Oh my God! They have to convince Lady Gaga to make a theme song for The Force Unleashed 2! That would be so epic! Everyone would be so pissed off that the song became super well-known just because of that fact! "This beat is sick, I wanna take a ride on your disco… force? Saber?" Or maybe "Don't call my name, I'm not your babe, Darth Vader."
Stephen: Err…I don't think George Lucas would approve. Anders, any opinion?
Hallie: He's not into music unless they have awesome dancers.
Hallie: "I'm in looove with the Dark Side! Even though it hurts, but I don't care, if I lose myself, I'm already marked." Aaaanyway, we should probably move on.
Head to page 2 for the thrilling conclusion!
Stephen: What song is that referencing?
Anders: "Fairytale" [Norway’s entry to the 2009 Eurovision contest].
Stephen: Anyway, keeping with the theme: Do you think that graphics alone could allow a game to be considered art? You mentioned Heavy Rain, which is a fantastic-looking game. Do you think that would allow it to be deemed art without taking in any other factors?
Hallie: Sure thing. Isn't Final Fantasy a case of that? In the sci-fi bookstore they sell Final Fantasy art books, for example. That, if anything, should prove that the graphics alone are considered art.
Anders: I'm not too sure about this. As a game, I think it needs more than just the graphics to be considered art in the game genre.
Hallie: But it all depends. I think most buyers of those art books are dedicated gamers. However, if game-related art books were placed in the shop at an art museum, I think it's quite possible that a lot of visitors would buy them.
And yeah, exactly, Anders. To be considered art in the game genre is one thing; to be considered art by high-culture snobs that hiss as soon as they see a video-game store is another thing.
Stephen: Well, Final Fantasy 13 is another stunning game, but it is berated for not coming together. It may be considered a type of art for looking amazing, but the rest of the game doesn't add up to what could be considered video-game art.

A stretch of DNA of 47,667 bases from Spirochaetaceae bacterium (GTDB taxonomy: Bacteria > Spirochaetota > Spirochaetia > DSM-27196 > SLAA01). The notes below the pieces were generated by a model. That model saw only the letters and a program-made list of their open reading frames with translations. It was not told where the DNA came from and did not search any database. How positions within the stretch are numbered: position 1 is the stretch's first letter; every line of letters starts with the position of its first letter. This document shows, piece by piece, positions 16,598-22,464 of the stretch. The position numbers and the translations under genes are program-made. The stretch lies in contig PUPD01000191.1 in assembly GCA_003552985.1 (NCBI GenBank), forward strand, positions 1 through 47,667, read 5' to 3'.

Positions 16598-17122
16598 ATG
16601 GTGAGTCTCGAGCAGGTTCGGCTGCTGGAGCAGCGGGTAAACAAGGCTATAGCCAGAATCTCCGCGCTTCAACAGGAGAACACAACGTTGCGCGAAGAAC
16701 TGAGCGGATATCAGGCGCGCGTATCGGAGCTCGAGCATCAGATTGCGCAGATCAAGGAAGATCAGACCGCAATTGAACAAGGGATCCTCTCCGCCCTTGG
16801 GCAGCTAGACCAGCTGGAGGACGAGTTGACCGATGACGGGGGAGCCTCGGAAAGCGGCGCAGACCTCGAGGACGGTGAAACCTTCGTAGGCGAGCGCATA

Hallie: Yeah, so it depends on what you want to answer: art from the point of view of game-hating, high-culture-obsessed twits, or art from the point of view of people that take the whole game into consideration?
Stephen: I suppose that's true. Keeping with the graphics topic: Anders, you've said to me before that you'd like to get into technical design, whether it be in movies or in games. Do you think that games can go too far from a graphics point of view, leaving the rest of the game behind?
Anders: Sure, some game companies can choose to push graphics up to target people who mainly looks at graphics when choosing games. But they can also do the opposite, or just make an overall good game. All depends on the people they choose to target.
Hallie: I'd say the best option out of that probably would be to make an awesome game with okay graphics, as I think there are more people out there that would buy a game with crappy graphics that otherwise is awesome rather than a game where the graphics are great but most other things about it suck.
Stephen: So you would think that gameplay should take precedence over a game's look?
Anders: If they can't do both, yes.
Hallie: Yeah. A lot of games with kind-of-crappy graphics have become really popular, just because the rest of the game is great. I'd prefer having them making games with good graphics and good gameplay, though.
Stephen: Alright, that's great. On to something else to do with the theme then: The Smithsonian Museum recently announced a gaming exhibition, while Roger Ebert has made and since retracted a statement saying that games will never be art. One is pushing gaming further, the other trying to hold it back, if you will. Do you think we need more high-profile opinions on both sides, or do you think it should be up to the consumer to decide whether something is art?
Hallie: I don't think it would hurt if more people decided to speak up.
Stephen: Like people there specifically to fight the "games are art" war?
Hallie: Kind of. The bigger deal people make out of it, the more people will notice the debate, and the more people might actually think about the matter. But meh, it's all up to the individual to decide what he or she thinks.
Hallie: Bwaha, I have defeated Claudia's willpower with my Jedi mind tricks! He'll agree to any opinion I state.
Stephen: And with that, we’ll finish up. Thanks very much you two for giving me your time to do this, and maybe we’ll come back to this at some point in the future.
I hope you enjoyed this "interview" and found the opinions of these two people who aren't too attuned with the industry as we are engaging. Thanks again to Anders and Hallie for putting up with my questioning.
Stephen Barry is a fairly opinionated gamer with a yearning to write…and rant. He also tends to get angry at people who complain about Nintendo's trend of systems with not-so-great graphics. Take that how you will. So if you ever read an article by him, expect one of two things: a rant or discussion about a relevant gaming topic, or hating on Ninten-haters. Oh, and its pronounced Stee-ven, not Stef-en. He gets mad when people mix it up.